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Europe’s energy security better than feared after a year of war in Ukraine

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Europe looks set to avert fuel shortages and end this winter in a position that, while not exactly comfortable, looks far better than was feared last autumn, after Russia curbed gas pipeline supplies dramatically.

One year on from Russia’s invasion of Ukraine, here is how European Union countries are coping with tight energy supplies and soaring prices:

CRISIS AVERTED?

In the months after invading Ukraine, Moscow cut off an estimated 80% of the gas it had previously piped to Europe. By the end of the year, Russian exports had fallen from around 40% of EU gas supply to less than 10%, the lowest level since the 1980s.

For some countries, the drop has been starker. Germany, which got half of its gas from Russian pipelines in 2021, now gets none.

The shock left countries scrambling to buy alternative fuel and pushed energy prices to record levels, inflating households bills and forcing some industries to halt production.

But the EU has replaced a large chunk of imports from Russia with alternatives, and set aside enough gas to be in a strong position to prepare for next winter, although risks remain.

EU-wide gas storage is now 63% full, Gas Infrastructure Europe data shows, which is more than 30 percentage points higher than the same time last year.

Gas prices fell below 50 euros per megawatt hour this month for the first time since before Russia’s invasion, having peaked last August at nearly 350 euros/MWh.

REPLACING RUSSIAN GAS

In some ways, EU countries were lucky.

COVID-19 lockdowns suppressed China’s demand for liquefied natural gas, freeing up LNG that European companies snapped up.

EU countries replaced some 70 billion cubic metres (bcm) of lost Russian pipeline gas from other sources. Moscow had sent the EU around 155 bcm of gas per year before the war.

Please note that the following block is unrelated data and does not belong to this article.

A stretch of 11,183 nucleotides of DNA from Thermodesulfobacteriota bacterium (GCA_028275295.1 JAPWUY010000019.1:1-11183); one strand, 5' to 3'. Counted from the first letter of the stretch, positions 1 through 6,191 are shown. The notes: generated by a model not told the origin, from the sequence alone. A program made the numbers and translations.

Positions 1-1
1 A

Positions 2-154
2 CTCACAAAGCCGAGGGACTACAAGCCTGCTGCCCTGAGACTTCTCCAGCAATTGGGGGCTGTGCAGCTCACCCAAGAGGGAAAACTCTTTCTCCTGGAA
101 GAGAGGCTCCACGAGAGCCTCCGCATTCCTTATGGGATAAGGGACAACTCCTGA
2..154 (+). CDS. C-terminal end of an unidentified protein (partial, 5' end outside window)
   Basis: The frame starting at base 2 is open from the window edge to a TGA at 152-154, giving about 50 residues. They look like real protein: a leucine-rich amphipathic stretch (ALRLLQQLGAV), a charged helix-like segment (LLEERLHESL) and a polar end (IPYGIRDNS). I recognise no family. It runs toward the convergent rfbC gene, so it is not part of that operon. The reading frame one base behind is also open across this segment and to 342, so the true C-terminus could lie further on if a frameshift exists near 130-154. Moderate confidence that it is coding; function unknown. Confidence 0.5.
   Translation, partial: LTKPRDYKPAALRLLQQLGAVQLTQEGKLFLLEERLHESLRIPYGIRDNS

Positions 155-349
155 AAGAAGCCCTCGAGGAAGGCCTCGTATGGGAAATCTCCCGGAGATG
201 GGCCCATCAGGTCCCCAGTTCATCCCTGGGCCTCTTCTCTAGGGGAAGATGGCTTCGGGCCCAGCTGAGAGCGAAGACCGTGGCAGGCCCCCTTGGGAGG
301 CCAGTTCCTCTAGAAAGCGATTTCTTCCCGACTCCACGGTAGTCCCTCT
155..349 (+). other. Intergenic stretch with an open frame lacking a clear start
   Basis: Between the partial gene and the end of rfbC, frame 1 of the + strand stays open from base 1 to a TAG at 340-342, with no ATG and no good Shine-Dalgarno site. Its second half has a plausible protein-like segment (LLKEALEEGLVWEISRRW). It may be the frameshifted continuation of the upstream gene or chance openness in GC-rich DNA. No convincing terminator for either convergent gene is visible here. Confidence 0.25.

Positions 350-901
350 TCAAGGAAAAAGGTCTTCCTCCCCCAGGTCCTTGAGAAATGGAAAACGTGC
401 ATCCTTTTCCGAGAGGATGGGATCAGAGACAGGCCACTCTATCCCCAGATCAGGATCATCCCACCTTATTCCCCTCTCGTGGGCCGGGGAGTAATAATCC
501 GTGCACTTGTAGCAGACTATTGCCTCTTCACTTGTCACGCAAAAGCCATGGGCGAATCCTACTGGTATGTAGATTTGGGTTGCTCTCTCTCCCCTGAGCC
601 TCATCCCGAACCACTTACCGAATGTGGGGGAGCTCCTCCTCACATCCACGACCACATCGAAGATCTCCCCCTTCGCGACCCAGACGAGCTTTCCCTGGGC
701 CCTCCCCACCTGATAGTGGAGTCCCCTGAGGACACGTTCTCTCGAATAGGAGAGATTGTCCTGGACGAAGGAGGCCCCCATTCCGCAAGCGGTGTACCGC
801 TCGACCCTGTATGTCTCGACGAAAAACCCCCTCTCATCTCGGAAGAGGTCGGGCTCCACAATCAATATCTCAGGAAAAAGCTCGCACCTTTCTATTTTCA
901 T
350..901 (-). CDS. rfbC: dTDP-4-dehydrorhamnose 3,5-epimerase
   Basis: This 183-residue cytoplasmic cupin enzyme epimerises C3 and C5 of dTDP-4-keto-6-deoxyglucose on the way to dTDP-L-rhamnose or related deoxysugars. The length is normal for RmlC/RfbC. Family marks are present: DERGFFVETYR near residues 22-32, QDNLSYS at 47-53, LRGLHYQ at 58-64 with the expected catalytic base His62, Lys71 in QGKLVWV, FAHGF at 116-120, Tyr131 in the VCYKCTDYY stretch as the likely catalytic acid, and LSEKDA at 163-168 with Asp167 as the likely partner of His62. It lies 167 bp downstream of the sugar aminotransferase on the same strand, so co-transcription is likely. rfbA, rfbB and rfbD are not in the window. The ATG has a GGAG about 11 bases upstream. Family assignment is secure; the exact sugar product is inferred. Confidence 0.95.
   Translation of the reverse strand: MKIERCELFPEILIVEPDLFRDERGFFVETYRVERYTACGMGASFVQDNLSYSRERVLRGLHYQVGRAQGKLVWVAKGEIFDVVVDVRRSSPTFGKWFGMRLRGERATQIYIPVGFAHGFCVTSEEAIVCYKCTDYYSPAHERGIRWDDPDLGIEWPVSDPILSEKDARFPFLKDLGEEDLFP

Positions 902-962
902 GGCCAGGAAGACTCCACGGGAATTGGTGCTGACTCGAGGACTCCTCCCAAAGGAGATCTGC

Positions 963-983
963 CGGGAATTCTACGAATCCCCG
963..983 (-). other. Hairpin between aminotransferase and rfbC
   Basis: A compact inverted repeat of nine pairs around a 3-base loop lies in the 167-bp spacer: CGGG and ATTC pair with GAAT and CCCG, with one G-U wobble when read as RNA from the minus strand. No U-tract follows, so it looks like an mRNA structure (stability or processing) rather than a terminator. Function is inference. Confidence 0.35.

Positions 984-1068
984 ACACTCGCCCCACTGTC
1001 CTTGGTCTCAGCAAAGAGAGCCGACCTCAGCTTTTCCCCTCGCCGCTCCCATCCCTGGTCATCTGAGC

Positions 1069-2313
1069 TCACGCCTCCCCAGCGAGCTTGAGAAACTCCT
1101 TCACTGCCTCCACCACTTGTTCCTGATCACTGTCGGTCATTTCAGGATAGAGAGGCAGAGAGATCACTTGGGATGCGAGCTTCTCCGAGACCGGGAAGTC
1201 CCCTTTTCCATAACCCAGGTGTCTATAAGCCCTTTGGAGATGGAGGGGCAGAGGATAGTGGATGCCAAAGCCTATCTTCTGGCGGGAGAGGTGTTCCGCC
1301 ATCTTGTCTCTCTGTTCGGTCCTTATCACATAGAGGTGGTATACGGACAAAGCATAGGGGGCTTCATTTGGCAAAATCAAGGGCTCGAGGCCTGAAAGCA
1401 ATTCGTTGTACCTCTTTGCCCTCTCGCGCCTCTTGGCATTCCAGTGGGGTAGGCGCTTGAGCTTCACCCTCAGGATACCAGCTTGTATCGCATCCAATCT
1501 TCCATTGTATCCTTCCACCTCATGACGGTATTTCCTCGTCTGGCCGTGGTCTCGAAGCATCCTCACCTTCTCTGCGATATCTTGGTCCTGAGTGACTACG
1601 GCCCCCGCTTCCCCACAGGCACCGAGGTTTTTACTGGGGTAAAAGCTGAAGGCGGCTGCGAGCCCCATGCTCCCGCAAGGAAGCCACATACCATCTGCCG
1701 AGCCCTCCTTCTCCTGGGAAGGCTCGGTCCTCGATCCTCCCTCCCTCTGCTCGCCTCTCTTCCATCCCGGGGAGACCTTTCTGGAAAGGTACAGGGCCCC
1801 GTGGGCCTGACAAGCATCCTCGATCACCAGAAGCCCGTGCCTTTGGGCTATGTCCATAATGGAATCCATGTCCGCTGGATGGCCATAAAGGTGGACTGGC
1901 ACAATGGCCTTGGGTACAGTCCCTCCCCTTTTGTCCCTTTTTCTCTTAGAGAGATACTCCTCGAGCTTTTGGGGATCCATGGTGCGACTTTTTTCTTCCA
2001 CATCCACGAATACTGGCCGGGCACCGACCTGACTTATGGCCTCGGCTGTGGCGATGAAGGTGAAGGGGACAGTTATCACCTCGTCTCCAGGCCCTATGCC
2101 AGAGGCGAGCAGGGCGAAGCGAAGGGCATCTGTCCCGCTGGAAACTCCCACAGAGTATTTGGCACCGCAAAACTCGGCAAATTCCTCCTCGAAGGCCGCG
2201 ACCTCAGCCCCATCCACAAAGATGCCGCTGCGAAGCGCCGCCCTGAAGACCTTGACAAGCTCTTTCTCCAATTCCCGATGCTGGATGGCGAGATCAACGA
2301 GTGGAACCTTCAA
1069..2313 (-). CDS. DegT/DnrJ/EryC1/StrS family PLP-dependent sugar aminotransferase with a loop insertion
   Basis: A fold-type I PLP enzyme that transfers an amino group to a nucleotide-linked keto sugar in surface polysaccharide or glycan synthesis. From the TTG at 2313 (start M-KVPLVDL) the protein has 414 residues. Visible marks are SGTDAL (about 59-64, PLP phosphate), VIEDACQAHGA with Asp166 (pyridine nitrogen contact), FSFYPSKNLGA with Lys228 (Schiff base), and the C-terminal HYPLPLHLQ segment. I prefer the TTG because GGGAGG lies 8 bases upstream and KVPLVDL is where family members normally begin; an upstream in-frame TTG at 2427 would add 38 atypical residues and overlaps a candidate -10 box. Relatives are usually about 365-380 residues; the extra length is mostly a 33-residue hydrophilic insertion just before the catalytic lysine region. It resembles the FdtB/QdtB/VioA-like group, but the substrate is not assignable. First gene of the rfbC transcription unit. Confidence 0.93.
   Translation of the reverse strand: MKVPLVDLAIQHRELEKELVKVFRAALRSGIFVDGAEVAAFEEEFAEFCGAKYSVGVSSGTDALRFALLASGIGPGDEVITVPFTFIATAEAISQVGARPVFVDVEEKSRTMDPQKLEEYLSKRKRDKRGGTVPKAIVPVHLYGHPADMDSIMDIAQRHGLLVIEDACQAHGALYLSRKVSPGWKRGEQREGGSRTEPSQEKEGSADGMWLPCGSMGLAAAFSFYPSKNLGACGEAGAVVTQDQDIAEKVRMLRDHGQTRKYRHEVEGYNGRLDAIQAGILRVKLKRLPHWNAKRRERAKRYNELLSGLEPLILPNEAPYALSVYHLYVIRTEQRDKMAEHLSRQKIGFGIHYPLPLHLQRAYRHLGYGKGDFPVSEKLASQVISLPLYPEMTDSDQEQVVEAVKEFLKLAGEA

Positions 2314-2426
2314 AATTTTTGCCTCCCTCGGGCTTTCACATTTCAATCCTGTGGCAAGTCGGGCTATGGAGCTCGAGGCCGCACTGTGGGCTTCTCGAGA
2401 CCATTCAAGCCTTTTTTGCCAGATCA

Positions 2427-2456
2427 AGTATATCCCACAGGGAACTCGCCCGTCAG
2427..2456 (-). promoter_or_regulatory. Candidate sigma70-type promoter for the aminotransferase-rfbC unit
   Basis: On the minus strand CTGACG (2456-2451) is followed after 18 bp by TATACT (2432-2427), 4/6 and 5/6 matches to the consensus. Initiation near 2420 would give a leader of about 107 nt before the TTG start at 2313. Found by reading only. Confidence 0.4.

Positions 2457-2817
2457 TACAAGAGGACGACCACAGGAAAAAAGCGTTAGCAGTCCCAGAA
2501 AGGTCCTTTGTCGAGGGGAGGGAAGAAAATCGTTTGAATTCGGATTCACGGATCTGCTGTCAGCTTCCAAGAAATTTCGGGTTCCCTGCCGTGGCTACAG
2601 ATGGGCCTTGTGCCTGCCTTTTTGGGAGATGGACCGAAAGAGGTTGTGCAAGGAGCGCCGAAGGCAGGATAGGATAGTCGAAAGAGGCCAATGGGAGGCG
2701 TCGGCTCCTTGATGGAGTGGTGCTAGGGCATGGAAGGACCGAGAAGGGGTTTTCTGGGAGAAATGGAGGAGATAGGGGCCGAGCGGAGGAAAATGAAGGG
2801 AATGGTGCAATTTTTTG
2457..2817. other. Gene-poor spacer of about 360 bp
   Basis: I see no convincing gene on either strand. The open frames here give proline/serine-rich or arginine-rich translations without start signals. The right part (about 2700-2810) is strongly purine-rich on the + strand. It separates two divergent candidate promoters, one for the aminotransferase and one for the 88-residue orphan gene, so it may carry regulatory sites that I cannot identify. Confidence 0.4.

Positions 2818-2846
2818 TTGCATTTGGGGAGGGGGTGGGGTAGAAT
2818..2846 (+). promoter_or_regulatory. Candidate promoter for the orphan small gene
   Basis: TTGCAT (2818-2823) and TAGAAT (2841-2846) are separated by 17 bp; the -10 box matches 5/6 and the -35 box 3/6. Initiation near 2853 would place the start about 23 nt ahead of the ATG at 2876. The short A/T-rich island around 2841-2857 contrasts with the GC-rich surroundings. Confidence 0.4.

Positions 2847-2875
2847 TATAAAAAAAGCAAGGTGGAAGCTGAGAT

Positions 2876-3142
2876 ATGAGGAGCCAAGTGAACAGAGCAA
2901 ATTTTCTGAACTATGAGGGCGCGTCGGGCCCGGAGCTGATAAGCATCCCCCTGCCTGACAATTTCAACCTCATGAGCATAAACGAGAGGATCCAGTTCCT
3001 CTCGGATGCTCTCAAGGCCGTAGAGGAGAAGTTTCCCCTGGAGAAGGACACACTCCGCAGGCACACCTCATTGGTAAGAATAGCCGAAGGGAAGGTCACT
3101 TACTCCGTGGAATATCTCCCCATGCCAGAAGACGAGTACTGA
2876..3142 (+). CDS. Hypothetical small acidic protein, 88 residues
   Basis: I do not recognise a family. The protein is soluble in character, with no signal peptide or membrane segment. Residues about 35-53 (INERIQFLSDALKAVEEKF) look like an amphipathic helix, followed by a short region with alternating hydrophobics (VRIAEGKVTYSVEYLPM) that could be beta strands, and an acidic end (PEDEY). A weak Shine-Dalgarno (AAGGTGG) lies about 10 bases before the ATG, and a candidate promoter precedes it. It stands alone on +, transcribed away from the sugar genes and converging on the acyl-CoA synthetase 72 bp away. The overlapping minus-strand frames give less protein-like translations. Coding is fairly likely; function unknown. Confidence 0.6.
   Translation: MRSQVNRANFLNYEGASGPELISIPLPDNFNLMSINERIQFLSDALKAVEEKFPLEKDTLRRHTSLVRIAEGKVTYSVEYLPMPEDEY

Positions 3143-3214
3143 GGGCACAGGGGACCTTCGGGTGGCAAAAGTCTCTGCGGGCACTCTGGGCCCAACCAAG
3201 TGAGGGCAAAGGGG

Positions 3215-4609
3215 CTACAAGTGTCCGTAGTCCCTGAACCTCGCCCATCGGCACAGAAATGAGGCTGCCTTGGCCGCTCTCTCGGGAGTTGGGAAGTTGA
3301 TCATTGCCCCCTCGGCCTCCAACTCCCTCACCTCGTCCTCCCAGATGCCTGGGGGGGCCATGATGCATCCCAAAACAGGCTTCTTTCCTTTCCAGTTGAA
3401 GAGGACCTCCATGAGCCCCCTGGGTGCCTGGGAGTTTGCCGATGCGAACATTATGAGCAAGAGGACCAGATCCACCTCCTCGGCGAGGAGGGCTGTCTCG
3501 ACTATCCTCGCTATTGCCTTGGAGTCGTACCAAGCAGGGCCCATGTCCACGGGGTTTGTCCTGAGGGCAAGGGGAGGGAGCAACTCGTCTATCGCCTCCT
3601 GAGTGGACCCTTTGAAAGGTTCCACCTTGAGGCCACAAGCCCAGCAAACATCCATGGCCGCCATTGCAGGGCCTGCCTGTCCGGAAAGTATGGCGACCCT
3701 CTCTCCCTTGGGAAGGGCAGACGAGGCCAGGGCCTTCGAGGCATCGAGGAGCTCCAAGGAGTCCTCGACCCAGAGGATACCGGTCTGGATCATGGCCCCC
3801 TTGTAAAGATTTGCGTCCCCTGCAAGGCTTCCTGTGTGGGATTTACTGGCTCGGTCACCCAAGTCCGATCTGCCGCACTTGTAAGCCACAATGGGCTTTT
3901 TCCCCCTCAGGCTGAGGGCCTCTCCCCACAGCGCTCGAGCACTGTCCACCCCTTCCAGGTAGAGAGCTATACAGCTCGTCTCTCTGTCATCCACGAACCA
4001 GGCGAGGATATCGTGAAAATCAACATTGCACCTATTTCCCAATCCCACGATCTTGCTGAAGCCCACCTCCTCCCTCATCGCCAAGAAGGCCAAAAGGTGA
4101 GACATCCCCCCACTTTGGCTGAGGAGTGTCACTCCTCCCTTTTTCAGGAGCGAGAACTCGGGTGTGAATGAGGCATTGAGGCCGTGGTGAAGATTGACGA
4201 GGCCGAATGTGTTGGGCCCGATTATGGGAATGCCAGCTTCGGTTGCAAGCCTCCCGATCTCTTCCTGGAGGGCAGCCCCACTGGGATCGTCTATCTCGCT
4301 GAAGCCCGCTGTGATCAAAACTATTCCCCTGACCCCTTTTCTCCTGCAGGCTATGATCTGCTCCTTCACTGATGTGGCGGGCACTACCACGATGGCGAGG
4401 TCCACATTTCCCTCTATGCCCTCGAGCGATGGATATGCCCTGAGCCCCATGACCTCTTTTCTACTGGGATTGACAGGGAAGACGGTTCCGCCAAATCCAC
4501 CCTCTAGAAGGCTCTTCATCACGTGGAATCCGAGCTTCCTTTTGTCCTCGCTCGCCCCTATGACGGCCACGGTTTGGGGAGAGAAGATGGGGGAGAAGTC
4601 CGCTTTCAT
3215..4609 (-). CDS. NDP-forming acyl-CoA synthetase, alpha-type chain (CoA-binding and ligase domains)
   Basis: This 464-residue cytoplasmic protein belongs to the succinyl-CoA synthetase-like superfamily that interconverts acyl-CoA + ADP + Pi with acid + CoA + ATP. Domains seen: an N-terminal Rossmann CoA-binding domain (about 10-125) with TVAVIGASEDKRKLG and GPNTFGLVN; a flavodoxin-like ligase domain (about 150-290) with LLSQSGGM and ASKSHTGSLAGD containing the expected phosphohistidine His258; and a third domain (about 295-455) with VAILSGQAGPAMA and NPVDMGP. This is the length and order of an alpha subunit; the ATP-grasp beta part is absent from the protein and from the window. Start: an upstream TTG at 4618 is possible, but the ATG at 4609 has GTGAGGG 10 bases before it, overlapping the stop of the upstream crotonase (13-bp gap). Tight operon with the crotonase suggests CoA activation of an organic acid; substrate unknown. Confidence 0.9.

LNG imports to the EU and Britain jumped by nearly 70% in 2022 from sources including the United States and Qatar, after EU leaders toured suppliers to source more fuel.

Europe did secure that extra supply at sky-high prices – and sometimes at the expense of poorer countries. Pakistan and Bangladesh suffered power cuts last year after having to slash their LNG imports when European demand inflated prices.

Meanwhile, EU members added record amounts of renewable energy, reducing their need for imported fossil fuels.

European coal-fuelled power generation also climbed by 7% last year, potentially undermining climate goals, but the increase was smaller than many had feared.

USING LESS

In part, Europe avoided a crisis by simply using less gas.

The EU and member states introduced numerous emergency measures including binding EU-wide targets to fill gas storage 80% before winter, and a voluntary 15% cut in winter gas use.

EU gas consumption in 2022 was 13%, or 55 bcm, lower than in 2021 – the sharpest drop in outright gas use in EU history, according to the International Energy Agency (IEA).

Mild weather curbed gas use for home heating, while industrial demand plunged by 25% – half of it from companies curtailing their production, the IEA said.

Analysts say it is too early to say how much of the drop was prompted by government incentives rather than end-users curbing consumption because gas was simply too expensive.

RISKS REMAIN

While EU countries have avoided an energy security crisis, considerable risks remain.

Analysts say Europe’s pivot away from Russian gas has likely cost Moscow its ability to trigger huge price spikes like those seen last year. But there are other risks, such as potential damage to infrastructure bringing gas to Europe from other suppliers.

Russia is still sending some gas to Europe – enough to total 20bcm this year if current flows remain stable, according to a European Commission analysis seen by Reuters.

If Moscow cut those deliveries, global LNG supply tightened because of increased Chinese demand, and next winter was unusually cold, Europe could find itself short of 40 bcm of gas, the IEA said.

This is, however, less than the 57 bcm shortfall the IEA had warned of in December, thanks to mild weather and policy action.

Healthy gas storage levels should cushion any supply shocks. But even when full, Europe’s 100 bcm storage capacity only covers around a quarter of demand.

To insure against a shortage, governments will need to keep up efforts to save energy and do more to speed up the installation of renewable energy capacity and heat pumps.

The EU has pledged to quit Russian gas by 2027, and imposed sanctions on purchases of Russian coal and most Russian oil.

But there is one Russian energy source that it has yet to address – nuclear fuel. EU countries imported 20% of their natural uranium from Russia in 2020, the last year for which statistics are available.

 

 

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